Scientists create a biorobotic diode to treat degenerative diseases
Delving into the depths of newly published science in the field of biotechnology, welcome to Bioscription.
What do the terms biorobotics and biocomputing mean to you?
For some of you in the know, you may think to bring up the research to design robotic systems that mimic living movements and activities, a la the MIT Cheetah robot. And, while this is indeed a form of biorobotics, it’s on the opposite end of the spectrum from where we are going today.
Instead, turn your mind more to subjects of cybernetic implants and nanotechnology, but more biological in design. That’s what we’re covering today. Or at least one interesting new accomplishment in the field.
CRISPR Is Just One Part
Degenerative disorders are some of the hardest cases to treat in the medical world. Such as when parts of the body begin breaking down and it isn’t as simple as ordering a new organ as a replacement like with other diseases. Instead, when someone is dealing with situations like Duchenne muscular dystrophy, doctors often only can look for ways to slow down the breakdown of the body’s tissues, rather than an actual cure.
Sure, modern gene therapy appears to be on the verge of finding actual cures for these issues. One of the first experiments conducted with CRISPR when it was newly discovered was to treat muscular dystrophy in mice. This was done by replacing the faulty exon in the genome that was no longer properly producing dystrophin.
For now, CRISPR is only capable of inserting a gene that makes a shortened version of the dystrophin protein instead of the full working copy. But even if the technology advances enough to flawlessly replace a complete copy, that doesn’t fix all the problems.
Curing the genetics doesn’t entirely fix the loss of muscle tissue that had resulted in those suffering from the conditions, especially if the cure was given to someone with an advanced form of the disorder.
The Living Mechanical Diode
Now, back to the topic of biorobotics. Researchers at the University of Notre Dame has combined two separate heart cell types, muscle cells and fibroblasts (fibrous connective tissue) in order to form what they call a “living diode”.
The cells were arranged in a rectangle, with the electrically excitable muscle cells on one end and the non-excitable muscle cells on the other, connected by fibroblasts. This formation causes electrical inputs to only travel one direction across the cells and can be used to modulate and control electrical signals, just like a mechanical diode.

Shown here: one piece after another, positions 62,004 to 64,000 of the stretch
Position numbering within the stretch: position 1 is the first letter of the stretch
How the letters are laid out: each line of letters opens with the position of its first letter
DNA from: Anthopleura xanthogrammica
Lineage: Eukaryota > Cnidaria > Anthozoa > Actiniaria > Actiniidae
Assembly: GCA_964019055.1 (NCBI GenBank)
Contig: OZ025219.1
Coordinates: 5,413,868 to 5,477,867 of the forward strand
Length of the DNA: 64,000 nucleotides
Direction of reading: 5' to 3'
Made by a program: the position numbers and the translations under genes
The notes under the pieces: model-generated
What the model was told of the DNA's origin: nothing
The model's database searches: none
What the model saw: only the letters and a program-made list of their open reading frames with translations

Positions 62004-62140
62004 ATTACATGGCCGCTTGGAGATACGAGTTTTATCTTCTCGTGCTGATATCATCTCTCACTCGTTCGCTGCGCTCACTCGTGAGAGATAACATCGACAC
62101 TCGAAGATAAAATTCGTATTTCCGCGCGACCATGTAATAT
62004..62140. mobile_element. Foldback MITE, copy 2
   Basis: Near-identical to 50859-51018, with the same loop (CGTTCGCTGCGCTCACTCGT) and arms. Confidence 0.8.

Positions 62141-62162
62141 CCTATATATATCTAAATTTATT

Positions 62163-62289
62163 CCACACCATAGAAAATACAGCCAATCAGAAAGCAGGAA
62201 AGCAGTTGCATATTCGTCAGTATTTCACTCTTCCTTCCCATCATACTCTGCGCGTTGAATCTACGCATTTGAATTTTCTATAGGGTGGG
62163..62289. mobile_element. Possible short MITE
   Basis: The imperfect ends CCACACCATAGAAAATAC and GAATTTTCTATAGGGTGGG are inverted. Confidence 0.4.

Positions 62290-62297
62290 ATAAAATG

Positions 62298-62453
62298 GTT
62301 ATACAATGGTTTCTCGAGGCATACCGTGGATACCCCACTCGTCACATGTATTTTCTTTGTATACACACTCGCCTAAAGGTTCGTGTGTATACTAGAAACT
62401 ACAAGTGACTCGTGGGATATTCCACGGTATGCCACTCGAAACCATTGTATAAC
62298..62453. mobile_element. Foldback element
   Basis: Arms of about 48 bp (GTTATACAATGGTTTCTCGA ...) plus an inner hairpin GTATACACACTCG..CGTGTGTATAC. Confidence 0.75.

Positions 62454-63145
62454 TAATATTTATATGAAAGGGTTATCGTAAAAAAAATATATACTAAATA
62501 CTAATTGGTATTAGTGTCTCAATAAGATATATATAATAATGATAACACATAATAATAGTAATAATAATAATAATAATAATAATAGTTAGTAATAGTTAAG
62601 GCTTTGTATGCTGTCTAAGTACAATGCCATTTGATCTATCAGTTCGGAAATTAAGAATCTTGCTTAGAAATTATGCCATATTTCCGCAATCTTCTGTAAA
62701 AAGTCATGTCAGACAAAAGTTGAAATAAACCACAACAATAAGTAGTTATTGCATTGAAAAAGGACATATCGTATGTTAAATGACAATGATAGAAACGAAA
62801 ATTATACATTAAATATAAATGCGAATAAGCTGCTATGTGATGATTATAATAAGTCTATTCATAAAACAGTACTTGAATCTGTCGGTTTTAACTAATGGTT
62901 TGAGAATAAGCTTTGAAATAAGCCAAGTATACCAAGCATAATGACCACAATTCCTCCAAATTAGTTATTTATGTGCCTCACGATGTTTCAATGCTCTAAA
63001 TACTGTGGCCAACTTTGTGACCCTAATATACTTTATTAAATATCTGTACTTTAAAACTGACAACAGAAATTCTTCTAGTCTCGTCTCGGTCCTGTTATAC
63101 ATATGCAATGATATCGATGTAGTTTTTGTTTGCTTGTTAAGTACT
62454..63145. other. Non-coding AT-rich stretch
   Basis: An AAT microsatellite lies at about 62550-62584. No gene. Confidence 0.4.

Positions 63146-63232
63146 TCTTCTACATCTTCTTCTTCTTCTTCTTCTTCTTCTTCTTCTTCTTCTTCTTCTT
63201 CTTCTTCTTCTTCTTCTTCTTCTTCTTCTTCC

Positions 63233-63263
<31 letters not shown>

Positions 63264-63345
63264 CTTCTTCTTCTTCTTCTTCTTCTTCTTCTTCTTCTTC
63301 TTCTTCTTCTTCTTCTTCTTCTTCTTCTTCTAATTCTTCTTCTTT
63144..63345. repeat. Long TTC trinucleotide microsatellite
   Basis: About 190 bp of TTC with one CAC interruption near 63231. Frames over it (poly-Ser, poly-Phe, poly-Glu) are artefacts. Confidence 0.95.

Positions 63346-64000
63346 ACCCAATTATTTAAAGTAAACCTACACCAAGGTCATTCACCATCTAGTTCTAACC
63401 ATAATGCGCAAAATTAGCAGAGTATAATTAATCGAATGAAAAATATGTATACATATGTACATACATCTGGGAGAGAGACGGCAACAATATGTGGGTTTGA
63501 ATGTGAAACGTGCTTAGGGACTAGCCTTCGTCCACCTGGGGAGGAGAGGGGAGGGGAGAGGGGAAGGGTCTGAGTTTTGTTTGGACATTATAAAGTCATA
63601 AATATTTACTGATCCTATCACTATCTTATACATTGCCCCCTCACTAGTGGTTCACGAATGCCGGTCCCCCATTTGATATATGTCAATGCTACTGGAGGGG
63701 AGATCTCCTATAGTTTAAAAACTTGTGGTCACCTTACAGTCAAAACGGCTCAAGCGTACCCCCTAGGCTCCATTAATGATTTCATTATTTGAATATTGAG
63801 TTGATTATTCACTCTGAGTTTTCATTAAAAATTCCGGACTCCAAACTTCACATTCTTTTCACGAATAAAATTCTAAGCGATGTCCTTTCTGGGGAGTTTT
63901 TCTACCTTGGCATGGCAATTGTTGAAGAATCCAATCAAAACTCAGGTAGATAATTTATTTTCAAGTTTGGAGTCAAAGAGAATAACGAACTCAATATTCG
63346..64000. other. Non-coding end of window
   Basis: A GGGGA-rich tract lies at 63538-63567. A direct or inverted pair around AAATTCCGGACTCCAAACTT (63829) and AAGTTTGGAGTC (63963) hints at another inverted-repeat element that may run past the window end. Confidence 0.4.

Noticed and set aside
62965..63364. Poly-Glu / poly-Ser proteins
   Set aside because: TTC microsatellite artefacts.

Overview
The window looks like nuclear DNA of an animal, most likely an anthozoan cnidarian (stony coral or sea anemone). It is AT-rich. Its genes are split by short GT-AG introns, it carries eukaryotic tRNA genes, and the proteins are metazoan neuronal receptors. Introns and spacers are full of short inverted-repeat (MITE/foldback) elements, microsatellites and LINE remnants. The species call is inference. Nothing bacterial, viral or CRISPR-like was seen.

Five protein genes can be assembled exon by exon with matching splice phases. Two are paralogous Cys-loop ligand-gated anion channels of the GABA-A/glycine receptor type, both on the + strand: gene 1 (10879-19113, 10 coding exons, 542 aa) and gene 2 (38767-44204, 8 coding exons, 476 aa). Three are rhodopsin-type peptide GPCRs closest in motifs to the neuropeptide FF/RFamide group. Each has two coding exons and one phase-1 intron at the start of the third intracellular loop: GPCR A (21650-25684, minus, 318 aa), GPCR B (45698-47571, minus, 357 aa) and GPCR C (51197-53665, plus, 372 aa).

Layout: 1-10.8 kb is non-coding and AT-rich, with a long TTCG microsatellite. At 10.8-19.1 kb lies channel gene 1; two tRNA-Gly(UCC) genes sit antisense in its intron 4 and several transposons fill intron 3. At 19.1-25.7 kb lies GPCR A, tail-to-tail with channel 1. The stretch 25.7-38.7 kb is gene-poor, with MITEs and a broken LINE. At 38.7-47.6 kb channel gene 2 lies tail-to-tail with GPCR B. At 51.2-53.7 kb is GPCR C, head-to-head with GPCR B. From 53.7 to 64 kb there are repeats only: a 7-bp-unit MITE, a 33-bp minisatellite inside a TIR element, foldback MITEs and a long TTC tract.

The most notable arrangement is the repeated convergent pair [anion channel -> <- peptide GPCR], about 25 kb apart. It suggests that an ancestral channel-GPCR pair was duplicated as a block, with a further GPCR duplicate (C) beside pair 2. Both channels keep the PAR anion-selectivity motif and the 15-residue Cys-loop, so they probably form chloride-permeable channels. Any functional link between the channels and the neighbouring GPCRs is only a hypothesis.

Being able to control where the electrical signals flow allows the scientists to link the cellular circuitry into the bodily systems and have them act as living sensors and actuators of signals.
Such a system has the potential to be used to treat conditions like heart arrhythmia by correcting for electrical impulses. As for muscle degeneration, this muscle cell diode could help stimulate muscle responses and increase output from signals sent from the brain, helping to move limbs properly.
This may also have opportunities to work in junction with limb replacements and allow for more precision in movement with mechanical limbs.
Toward Full Cyborg
As is usually noted here on Bioscription, however, this is just the first step needed to make these technologies a reality. It allows an alternative to prior biocomputing methods using genetically modified cells and chemical inputs, which are overall slower than an electrically-based system like this biological diode.
But a first step is still a step and it opens the avenues of research wider for more scientists to simultaneously investigate and improve these technologies. And they will hopefully lead to direct cures and treatments in the near future for a variety of conditions.
Photo CCs: Thoracic anatomy from Wikimedia Commons